My current water supply goes through the stone wall diagonally from 60
cm below ground outside to near floor level inside. It is 20mm MDPE, in
a 20mm drilled hole. Will my plumber protest if I put in a 25mm MDPE
pipe the same way? I presume the requirement for ducting is to reduce
the possibility of "hidden" water loss, but it would be really
inconvenient to dig up the floor. (Under a full cupboard that would
need emptying and removing, in a narrow space between an oil boiler, two
walls and the oil supply pipe.) Indeed, If I have to dig up the floor
it would probably be somewhere else. Did I mention that the rest of the
floor is quarry tiles that may well be bedded directly on subsoil?
Is it reasonable to just drill another 25mm diagonal hole?
I can't make any sense out of your post.
It's normal to duct any service through a wall or to permit withdrawal and
replacement where it would be difficult.
Or for protection against damage, mechanical or frost.
Only with gas pipes have you to watch out, there are stringent rules
governing gas pipe routes.
The question, such as it is, is how bad it would be just to drill hole
through the wall the same size as the pipe and pass it through. This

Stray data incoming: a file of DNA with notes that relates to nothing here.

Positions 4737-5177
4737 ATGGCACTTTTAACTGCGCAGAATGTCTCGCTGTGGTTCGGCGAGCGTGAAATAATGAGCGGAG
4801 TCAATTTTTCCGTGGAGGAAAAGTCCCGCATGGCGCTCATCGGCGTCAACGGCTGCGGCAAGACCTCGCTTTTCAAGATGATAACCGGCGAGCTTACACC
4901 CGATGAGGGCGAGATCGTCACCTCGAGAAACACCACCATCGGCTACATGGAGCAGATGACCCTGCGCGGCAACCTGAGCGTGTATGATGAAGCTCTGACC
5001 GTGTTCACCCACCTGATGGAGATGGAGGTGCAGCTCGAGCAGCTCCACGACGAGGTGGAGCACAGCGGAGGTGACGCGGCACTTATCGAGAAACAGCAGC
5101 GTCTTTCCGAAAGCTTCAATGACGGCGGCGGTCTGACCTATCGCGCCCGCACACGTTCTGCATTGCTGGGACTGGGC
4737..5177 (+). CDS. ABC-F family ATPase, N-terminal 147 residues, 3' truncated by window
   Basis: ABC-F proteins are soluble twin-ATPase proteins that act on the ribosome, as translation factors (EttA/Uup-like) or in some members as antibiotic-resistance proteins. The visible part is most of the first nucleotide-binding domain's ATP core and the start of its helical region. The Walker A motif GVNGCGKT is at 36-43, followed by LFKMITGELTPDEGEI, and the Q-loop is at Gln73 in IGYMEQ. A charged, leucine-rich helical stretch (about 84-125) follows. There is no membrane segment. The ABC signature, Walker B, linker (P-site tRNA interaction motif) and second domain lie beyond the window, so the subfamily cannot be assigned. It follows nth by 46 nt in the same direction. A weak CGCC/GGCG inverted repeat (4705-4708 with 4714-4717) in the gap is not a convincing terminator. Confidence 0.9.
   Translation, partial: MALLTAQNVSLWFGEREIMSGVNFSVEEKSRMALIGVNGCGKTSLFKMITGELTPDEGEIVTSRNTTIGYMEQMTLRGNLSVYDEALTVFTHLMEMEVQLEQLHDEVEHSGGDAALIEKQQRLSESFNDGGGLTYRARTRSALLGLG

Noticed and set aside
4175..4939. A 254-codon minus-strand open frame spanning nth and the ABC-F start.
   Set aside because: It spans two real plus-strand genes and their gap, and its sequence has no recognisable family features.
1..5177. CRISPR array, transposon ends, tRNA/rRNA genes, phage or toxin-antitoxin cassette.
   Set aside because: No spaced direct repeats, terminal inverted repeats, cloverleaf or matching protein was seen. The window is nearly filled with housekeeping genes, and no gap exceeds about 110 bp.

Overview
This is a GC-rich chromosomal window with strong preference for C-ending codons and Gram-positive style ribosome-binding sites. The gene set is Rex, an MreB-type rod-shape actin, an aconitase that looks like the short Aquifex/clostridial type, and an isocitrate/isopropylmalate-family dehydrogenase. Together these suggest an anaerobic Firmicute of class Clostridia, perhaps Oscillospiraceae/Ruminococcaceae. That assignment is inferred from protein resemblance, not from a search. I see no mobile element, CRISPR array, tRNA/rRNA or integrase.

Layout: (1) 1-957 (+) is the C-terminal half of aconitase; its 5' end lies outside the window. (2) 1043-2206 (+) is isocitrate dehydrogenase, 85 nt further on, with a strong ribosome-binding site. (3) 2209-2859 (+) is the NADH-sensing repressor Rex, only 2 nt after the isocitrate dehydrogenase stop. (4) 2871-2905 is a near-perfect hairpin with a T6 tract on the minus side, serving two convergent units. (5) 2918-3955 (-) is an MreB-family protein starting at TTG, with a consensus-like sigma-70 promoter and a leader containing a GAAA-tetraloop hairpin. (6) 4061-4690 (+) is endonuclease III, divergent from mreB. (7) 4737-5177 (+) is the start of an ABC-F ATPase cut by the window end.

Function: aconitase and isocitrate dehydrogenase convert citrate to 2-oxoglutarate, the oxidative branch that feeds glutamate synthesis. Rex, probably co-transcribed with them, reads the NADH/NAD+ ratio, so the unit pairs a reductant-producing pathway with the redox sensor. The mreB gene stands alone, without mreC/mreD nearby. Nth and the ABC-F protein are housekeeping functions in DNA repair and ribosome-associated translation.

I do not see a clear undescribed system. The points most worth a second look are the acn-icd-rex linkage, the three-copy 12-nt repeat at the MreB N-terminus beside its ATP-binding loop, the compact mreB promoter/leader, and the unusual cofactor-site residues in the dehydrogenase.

appears to be what was done in most old houses, and you usually see the
service pipe embedded in the concrete floor.
Whatever it fits though :) Probably 42mm if that's not too big a hole :)
I used 50mm though my floor to meet some 110mm that takes it in a smooth
bend under the wall and out the side 2' below ground, but that has loads
of slop. 42mm will probably be loose. Might even manage with 32mm but it
could be a tad tight depending on how sharply you need to form bends.
My only other comment is:
Diagonal drilling sounds fine but I would angle it so it comes out >18"
below ground so it's fairly well protected from frost by either the wall
or the ground.
When I were a lad, pipes were described by the Imperial insided
diameter, and presumably if we get rid of the common market we can go
back to this. But AFAIK all metric pipes are described by their outside
That's good to know, thanks. :)
So, you know what size hole it needs, but not how much water it will
deliver. There's progress, I guess.
With a standard masonry drill, it's easy to enlarge the hole by just
using a larger drill. Does that work with a core cutter drill, or do you
have to get it right first time?
FSVO easy, When drilling through a wall made of irregular, flattish
slate stones the risk of the drill binding between two of them, and
one's arms being turned into a twisted pair as in the Beano is quite
I am no kind of expert, but both in terms of accidentally slipping into
the old hole and of not having a useable pilot hole I suspect it is best
to get it right first time. There is no obvious advantage of
progressive core drill holes, except perhaps making the cores lighter
and easier to remove.
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